There is only one way to become a marathoner – through complete commitment. You need to really want to do it.

When you embark on the long training journey that takes you from being a runner into being a marathoner, the one thing you’ll need above everything else is a deep-seated desire to make it happen; a commitment to seeing it through to the finish no matter what.

It all takes commitment

Running when you are tired and don’t feel like running takes commitment. Running 30km on a Sunday morning the week after you ran 30km on a Sunday morning takes commitment. Giving up your evenings or weekends to get your runs in takes commitment. Eating differently takes commitment.

It’s that complete commitment that will get you out the door after a long day at work or at 5am when it’s cold and dark. It’s commitment that will keep you running after 25km when your legs are aching and you want to quit and take a bus home. And it’s commitment that gets you to the finish line on race day when you’re running farther than you’ve ever run before.

Without commitment, you’ll find yourself sitting on the couch instead of getting out to run. Without commitment, when you have a choice between running the hill repeats on your schedule or grabbing some wings and beer with your friends, you’ll choose the latter. Without commitment, when the runs get hard and your body starts to complain, you’ll skip a run or two xand justify an extra few days of rest.

Ask yourself…

So before you decide that you want to run a marathon, ask yourself if you are fully committed. Do you know what it takes? Are you willing to do what it takes? If the answer is “Yes!” then go for it. Otherwise…

Marathon Training on Vacation

We’re back in Hilton Head Island for March Break. It’s a yearly pilgrimage¬†for our entire family, and I’m almost always in the midst of marathon training.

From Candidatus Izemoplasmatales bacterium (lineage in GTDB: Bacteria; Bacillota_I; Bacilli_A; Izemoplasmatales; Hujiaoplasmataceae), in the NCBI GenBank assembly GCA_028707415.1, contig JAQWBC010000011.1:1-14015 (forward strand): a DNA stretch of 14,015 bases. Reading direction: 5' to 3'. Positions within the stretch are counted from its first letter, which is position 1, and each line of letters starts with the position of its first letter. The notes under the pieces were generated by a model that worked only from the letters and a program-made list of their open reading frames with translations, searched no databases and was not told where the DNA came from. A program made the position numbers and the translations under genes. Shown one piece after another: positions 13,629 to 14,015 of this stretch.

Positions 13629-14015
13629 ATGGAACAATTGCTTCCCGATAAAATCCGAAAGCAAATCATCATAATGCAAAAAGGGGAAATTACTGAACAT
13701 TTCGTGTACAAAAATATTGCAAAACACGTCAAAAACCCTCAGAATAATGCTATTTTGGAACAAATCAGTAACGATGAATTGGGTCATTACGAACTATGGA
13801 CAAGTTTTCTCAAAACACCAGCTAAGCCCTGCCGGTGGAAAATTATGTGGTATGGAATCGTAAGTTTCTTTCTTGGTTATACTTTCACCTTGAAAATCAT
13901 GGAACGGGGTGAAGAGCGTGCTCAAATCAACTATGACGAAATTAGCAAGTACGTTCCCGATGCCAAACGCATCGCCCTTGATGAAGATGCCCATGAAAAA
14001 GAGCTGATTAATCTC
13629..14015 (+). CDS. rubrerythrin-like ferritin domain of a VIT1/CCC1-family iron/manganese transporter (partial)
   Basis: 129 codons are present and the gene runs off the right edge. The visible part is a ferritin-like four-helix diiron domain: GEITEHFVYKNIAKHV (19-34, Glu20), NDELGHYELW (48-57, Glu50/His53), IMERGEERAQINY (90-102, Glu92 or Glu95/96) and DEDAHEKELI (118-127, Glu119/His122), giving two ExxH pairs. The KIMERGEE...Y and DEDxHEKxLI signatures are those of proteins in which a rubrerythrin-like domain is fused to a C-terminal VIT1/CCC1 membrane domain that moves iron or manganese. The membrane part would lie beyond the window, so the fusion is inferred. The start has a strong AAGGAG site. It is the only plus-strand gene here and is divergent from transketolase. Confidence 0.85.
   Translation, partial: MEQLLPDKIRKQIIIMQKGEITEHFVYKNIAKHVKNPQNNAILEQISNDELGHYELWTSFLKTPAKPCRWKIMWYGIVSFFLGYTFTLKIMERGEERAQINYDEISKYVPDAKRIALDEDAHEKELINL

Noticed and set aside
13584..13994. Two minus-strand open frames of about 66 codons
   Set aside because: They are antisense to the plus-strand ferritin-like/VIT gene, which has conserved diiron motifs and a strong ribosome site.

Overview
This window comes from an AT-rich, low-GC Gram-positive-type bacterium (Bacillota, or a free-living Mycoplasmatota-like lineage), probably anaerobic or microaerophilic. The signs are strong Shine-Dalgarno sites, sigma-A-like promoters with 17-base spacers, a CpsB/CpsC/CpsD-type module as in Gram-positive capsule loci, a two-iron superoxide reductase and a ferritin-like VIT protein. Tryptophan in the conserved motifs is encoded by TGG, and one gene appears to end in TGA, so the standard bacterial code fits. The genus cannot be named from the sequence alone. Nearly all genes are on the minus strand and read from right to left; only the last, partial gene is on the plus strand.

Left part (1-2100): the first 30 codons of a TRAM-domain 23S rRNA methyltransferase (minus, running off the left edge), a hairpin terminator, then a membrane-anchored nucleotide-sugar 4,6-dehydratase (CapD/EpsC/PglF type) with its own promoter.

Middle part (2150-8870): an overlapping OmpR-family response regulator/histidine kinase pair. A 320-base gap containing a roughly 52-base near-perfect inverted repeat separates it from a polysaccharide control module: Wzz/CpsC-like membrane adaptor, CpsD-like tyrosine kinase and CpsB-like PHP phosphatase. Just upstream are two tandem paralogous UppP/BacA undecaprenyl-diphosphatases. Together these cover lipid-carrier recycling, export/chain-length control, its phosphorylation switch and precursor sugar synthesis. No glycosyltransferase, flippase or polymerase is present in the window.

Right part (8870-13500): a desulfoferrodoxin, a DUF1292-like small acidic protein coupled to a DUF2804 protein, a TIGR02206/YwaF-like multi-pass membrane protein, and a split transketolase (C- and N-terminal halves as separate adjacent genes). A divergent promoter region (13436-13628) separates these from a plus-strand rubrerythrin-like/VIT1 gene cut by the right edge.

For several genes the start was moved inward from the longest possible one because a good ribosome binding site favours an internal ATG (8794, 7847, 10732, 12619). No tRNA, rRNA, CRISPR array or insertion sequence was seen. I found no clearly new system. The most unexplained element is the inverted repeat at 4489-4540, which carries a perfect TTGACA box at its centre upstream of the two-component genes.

Getting my full compliment of training runs in, along with two long drives presents a few challenges, but nothing that can’t be over come with some planning.

Compromise and fit everything in

I ran this morning in Huntersville, NC, where we stopped for the night on our 1,600km drive south. My normal Saturday run is about 6km, so getting in just over 5km while the kids and Ginny were getting ready to roll was a nice solution.


Yes, you can run here. Seems crazy, but that’s a bike/pedestrian lane.

Tomorrow I have a 26km run on my schedule. I actually moved the training up a week a couple of weeks ago so that I’ll have a step-back run of 19km to do next weekend instead of 23km and 26km long runs. That’s part of the pre-planning that goes into fitting it all in.

26km isn’t all that easy to map out on an island this size. Looking back over my logs, I used to run out and back routes of up to 30km when I was here, but last year I discovered that you can run up and over the Cross Island Parkway Bridge which opened up some new roads to me.

Tips to make it all happen

With a little give and take, and some planning, getting your training in while traveling is more than possible. It can actually be quite enjoyable to have some different roads to run on those long Sunday runs.

Some of my tips if you find yourself training and traveling:

  • Don’t sweat it – if you can’t get all your runs in, that’s not the end of the world. Do what you can and you’ll be fine.
  • Plan in advance – look at your running schedule and your vacation schedule and fit the two together. Figure out when you can run, and when you can’t and modify your training to fit.
  • Check out some local routes – Strava, MapMyRun and other training sites can help you figure out where it’s safe to run. Don’t forget about the local running stores too – look them up on the web and drop in for a visit or check their website to see if they have favourite routes.